The Gap

Recently, Maryland released its 2019 state PARCC scores.  I read an article about the scores in the Baltimore Sun.  The pattern of scores was the same as usual, some up, some down. Baltimore City was in last place, as usual.  The Sun helpfully noted that this was probably due to high levels of poverty in Baltimore.  Then the article noted that there was a serious statewide gap between African American and White students, followed by the usual shocked but resolute statements about closing the gap from local superintendents.

Some of the superintendents said that in order to combat the gap, they were going to take a careful look at the curriculum.  There is nothing wrong with looking at curriculum.  All students should receive the best curriculum we can provide them.  However, as a means of reducing the gap, changing the curriculum is not likely to make much difference.

First, there is plentiful evidence from rigorous studies showing that changing from one curriculum to another, or one textbook to another, or one set of standards to another, makes little difference in student achievement.  Some curricula have more interesting or up to date content than others. Some meet currently popular standards better than others. But actual meaningful increases in achievement compared to a control group using the old curriculum?  This hardly ever happens. We once examined all of the textbooks rated “green” (the top ranking on EdReports, which reviews textbooks for alignment with college- and career-ready standards). Out of dozens of reading and math texts with this top rating,  two had small positive impacts on learning, compared to control groups.  In contrast, we have found more than 100 reading and math programs that are not textbooks or curricula that have been found to significantly increase student achievement more than control groups using current methods (see www.evidenceforessa.org).

But remember that at the moment, I am talking about reducing gaps, not increasing achievement overall.  I am unaware of any curriculum, textbook, or set of standards that is proven to reduce gaps. Why should they?  By definition, a curriculum or set of standards is for all students.  In the rare cases when a curriculum does improve achievement overall, there is little reason to expect it to increase performance for one  specific group or another.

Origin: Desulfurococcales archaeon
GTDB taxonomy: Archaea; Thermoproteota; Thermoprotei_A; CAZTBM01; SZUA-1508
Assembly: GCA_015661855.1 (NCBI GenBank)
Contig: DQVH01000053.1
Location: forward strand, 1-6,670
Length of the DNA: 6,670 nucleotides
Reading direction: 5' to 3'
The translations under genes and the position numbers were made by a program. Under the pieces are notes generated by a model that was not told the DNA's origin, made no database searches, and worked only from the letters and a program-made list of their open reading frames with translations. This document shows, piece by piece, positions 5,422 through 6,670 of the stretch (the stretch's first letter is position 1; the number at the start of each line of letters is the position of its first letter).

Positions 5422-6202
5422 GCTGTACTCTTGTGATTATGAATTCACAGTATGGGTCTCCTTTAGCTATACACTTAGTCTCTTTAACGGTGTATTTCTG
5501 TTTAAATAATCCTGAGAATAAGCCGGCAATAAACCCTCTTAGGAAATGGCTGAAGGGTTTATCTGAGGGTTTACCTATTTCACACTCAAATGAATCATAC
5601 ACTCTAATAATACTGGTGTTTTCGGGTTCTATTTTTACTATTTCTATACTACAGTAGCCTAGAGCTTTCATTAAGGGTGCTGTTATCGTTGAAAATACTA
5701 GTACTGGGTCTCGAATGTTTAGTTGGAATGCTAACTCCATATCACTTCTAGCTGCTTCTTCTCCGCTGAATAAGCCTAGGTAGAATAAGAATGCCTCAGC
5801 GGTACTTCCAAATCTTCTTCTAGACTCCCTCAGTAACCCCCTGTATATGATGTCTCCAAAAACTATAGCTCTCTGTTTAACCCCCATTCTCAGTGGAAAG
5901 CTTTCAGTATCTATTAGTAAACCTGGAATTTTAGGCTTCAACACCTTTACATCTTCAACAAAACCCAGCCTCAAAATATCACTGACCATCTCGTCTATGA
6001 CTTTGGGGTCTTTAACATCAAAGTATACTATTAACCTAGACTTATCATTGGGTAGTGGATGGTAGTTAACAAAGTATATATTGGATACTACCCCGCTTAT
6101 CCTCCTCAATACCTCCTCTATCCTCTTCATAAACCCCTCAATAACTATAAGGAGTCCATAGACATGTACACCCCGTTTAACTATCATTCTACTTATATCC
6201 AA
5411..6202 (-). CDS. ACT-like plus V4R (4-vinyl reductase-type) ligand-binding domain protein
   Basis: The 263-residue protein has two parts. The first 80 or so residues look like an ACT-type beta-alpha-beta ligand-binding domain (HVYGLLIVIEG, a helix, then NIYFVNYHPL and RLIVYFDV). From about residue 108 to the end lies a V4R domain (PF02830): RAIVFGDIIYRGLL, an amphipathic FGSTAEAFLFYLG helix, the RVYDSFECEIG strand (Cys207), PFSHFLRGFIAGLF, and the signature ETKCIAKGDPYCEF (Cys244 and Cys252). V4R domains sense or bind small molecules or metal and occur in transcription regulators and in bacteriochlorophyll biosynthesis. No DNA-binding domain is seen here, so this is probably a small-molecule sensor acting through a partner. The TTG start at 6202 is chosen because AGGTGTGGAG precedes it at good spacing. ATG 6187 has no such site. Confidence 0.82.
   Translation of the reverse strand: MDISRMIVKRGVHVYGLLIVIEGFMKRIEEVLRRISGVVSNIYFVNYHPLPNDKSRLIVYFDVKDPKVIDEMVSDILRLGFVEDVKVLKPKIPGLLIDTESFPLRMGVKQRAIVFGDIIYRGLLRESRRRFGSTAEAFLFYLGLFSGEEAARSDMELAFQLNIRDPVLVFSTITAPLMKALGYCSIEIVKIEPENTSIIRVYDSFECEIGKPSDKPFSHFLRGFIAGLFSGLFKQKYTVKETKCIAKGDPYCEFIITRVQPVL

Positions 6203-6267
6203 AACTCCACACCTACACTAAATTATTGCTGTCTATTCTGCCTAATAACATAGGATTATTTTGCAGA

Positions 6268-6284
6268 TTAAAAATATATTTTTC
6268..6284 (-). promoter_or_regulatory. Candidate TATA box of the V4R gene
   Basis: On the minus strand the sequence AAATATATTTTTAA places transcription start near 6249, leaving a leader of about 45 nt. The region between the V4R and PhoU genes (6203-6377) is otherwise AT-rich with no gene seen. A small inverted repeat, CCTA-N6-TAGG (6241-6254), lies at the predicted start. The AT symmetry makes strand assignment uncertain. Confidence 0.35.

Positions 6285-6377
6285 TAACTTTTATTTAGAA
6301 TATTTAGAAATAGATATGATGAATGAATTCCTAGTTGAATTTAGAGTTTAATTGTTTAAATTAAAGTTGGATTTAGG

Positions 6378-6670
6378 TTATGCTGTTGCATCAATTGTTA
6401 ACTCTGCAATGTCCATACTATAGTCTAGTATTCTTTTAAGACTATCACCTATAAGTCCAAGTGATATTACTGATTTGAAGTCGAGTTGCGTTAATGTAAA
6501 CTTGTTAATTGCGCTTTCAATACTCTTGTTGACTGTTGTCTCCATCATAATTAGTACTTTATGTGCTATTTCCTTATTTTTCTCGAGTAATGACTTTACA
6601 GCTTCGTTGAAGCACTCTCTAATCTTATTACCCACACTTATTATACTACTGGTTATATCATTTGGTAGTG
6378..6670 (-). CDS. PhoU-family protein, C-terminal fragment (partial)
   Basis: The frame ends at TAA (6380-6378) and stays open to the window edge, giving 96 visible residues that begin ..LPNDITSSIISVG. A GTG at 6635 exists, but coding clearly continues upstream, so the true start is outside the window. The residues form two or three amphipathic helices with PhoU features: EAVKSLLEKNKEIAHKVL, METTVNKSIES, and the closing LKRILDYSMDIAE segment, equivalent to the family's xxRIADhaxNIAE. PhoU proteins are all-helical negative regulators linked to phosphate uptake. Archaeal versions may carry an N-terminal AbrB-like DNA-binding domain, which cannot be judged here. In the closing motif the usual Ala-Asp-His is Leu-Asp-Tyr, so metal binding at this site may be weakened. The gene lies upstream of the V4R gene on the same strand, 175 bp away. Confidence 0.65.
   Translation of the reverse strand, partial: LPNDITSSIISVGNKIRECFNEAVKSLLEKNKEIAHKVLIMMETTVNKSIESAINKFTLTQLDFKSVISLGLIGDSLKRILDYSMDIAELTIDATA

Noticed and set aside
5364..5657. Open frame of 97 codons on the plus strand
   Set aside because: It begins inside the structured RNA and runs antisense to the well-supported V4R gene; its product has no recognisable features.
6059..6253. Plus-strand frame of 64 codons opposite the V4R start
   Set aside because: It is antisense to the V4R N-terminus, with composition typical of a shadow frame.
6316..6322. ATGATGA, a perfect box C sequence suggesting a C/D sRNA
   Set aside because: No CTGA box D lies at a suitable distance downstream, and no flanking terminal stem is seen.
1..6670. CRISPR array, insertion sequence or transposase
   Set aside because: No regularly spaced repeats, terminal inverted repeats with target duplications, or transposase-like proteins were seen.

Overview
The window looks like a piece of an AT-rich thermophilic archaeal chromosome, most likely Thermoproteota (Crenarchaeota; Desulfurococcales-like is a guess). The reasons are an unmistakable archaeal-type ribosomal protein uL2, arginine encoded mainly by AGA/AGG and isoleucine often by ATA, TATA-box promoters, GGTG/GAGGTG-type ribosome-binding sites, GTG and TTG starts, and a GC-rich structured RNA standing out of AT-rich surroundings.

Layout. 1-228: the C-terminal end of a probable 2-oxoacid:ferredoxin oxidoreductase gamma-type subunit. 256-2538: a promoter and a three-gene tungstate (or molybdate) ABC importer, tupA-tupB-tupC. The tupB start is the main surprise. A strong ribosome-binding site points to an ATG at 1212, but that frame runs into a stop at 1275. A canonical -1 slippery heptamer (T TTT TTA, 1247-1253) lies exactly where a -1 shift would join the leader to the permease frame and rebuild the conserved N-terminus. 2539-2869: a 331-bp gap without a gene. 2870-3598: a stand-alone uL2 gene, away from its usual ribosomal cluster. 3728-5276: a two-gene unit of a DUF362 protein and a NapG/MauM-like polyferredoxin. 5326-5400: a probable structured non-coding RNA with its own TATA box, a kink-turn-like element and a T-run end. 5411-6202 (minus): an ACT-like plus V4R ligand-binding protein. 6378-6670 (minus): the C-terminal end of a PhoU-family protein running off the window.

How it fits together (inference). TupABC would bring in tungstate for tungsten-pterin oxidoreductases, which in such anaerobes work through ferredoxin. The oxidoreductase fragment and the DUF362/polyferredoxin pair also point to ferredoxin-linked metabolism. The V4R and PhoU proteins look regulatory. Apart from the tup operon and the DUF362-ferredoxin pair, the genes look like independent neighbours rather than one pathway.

The way to actually reduce gaps is to provide something extremely effective for struggling students. For example, the Sun article on the PARCC scores highlighted Lakeland Elementary/Middle, a Baltimore City school that gained 20 points on PARCC since 2015. How did they do it? The University of Maryland, Baltimore County (UMBC) sent groups of undergraduate education majors to Lakeland to provide tutoring and mentoring.  The Lakeland kids were very excited, and apparently learned a lot. I can’t provide rigorous evidence for the UMBC program, but there is quite a lot of evidence for similar programs, in which capable and motivated tutors without teaching certificates work with small groups of students in reading or math.

Tutoring programs and other initiatives that focus on the specific kids who are struggling have an obvious link to reducing gaps, because they go straight to where the problem is rather than doing something less targeted and less intensive.

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Serious gap-reduction approaches can be used with any curriculum or set of standards. Districts focused on standards-based reform may also provide tutoring or other proven gap-reduction approaches along with new textbooks to students who need them.  The combination can be powerful. But the tutoring would most likely have worked with the old curriculum, too.

If all struggling students received programs effective enough to bring all of them to current national averages, the U.S. would be the highest-performing national school system in the world.  Social problems due to inequality, frustration, and inadequate skills would disappear. Schools would be happier places for kids and teachers alike.

The gap is a problem we can solve, if we decide to do so.  Given the stakes involved for our economy, society, and future, how could we not?

This blog was developed with support from the Laura and John Arnold Foundation. The views expressed here do not necessarily reflect those of the Foundation.

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